We were better able to lead discussions about building strategic alliances for coping with these provocations. We were better able to explore what being proactive looks like when considering political polarization. We were also better able to think about how to reframe a political challenge in a way that’s smart and in keeping with an agency’s core values. I remain grateful to so many state arts agency leaders who helped us see these political controversies through their eyes. That helped us change how we’re equipping the field to prepare and respond as these political challenges continue to unfold.

Responding to Workforce Challenges

Transitions and capacity are also top of mind for state arts agencies, and they’re top of mind for us. Leadership transitions and workforce challenges are happening all around us; most fields are experiencing this, and state arts agencies are no exception. We have seen about 30 executive transitions at member agencies since the beginning of 2020. We have also seen considerable staff burnout and transitions, staff shortages and a host of other workforce challenges. The environment for public service is particularly difficult these days.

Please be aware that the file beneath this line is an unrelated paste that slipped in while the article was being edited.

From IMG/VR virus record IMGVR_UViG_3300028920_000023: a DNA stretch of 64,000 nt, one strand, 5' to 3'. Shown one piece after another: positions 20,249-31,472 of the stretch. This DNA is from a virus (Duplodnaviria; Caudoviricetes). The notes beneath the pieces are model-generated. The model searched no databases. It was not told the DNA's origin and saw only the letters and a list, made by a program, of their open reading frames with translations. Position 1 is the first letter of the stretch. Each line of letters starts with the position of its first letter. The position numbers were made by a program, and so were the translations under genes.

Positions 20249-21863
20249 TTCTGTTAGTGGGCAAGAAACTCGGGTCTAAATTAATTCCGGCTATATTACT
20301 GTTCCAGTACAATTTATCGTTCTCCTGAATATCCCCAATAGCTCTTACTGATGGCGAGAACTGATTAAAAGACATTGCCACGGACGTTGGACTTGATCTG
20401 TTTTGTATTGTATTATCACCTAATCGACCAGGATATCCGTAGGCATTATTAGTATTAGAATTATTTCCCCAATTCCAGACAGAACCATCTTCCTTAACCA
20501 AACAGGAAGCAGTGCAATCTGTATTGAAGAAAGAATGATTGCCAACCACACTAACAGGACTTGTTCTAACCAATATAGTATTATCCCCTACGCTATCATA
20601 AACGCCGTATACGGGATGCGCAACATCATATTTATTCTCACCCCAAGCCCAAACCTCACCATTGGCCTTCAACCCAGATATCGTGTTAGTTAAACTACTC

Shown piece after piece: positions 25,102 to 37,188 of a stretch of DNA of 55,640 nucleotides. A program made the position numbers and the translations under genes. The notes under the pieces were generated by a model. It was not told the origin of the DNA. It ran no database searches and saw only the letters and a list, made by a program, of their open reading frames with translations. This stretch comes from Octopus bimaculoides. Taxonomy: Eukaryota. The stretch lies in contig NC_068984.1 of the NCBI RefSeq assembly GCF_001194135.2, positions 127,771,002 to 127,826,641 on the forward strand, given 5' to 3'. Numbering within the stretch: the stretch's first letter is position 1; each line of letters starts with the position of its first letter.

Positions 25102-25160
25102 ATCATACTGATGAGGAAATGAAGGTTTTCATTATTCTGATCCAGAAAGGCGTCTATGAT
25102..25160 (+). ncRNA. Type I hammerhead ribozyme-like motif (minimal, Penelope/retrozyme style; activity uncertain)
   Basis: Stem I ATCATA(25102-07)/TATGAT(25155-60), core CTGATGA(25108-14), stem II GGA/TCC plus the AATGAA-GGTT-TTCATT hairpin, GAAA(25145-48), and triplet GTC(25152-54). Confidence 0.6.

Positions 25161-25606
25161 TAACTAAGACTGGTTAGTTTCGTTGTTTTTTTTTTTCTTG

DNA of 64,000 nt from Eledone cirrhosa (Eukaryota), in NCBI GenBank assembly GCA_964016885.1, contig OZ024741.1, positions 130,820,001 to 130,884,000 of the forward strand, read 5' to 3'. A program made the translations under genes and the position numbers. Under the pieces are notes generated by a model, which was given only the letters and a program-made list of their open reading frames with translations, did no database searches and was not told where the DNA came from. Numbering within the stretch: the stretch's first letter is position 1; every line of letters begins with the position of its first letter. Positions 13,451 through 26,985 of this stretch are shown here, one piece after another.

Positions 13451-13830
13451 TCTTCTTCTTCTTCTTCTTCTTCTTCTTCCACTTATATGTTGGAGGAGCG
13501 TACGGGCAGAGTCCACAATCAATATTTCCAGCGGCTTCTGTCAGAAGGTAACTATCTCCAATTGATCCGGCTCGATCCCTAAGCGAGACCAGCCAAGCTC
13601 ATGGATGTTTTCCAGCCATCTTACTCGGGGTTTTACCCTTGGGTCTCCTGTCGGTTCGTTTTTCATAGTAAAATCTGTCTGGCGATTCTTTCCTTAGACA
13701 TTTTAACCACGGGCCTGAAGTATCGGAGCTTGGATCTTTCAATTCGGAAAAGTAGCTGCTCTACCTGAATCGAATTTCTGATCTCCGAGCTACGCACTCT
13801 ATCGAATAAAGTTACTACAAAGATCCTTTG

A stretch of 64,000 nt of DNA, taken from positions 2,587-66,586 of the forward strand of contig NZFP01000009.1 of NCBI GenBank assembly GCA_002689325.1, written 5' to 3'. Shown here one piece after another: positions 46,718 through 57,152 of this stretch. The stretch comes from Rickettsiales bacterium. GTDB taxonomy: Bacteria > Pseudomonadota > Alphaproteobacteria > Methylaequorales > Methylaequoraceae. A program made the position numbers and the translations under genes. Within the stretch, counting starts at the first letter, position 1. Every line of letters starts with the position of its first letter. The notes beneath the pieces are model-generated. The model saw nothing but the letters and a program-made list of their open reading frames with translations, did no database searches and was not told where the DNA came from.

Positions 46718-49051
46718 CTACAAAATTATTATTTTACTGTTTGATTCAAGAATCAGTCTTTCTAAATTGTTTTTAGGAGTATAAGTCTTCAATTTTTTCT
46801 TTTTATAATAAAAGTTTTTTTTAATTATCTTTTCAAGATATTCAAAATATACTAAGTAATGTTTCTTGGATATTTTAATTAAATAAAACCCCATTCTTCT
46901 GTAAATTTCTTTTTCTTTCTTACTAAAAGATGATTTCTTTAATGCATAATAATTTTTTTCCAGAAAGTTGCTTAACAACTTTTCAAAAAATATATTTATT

So, we at NASAA are responding differently to these state arts agency workforce challenges, and we’ll need to continue calibrating and adjusting this work as member challenges evolve. Our changes include:

  • Convening a customized biennial executive forum to better equip executive and deputy directors; the first forum is set for December;
  • Convening each peer group and affinity group regularly to encourage all-important connection and information sharing;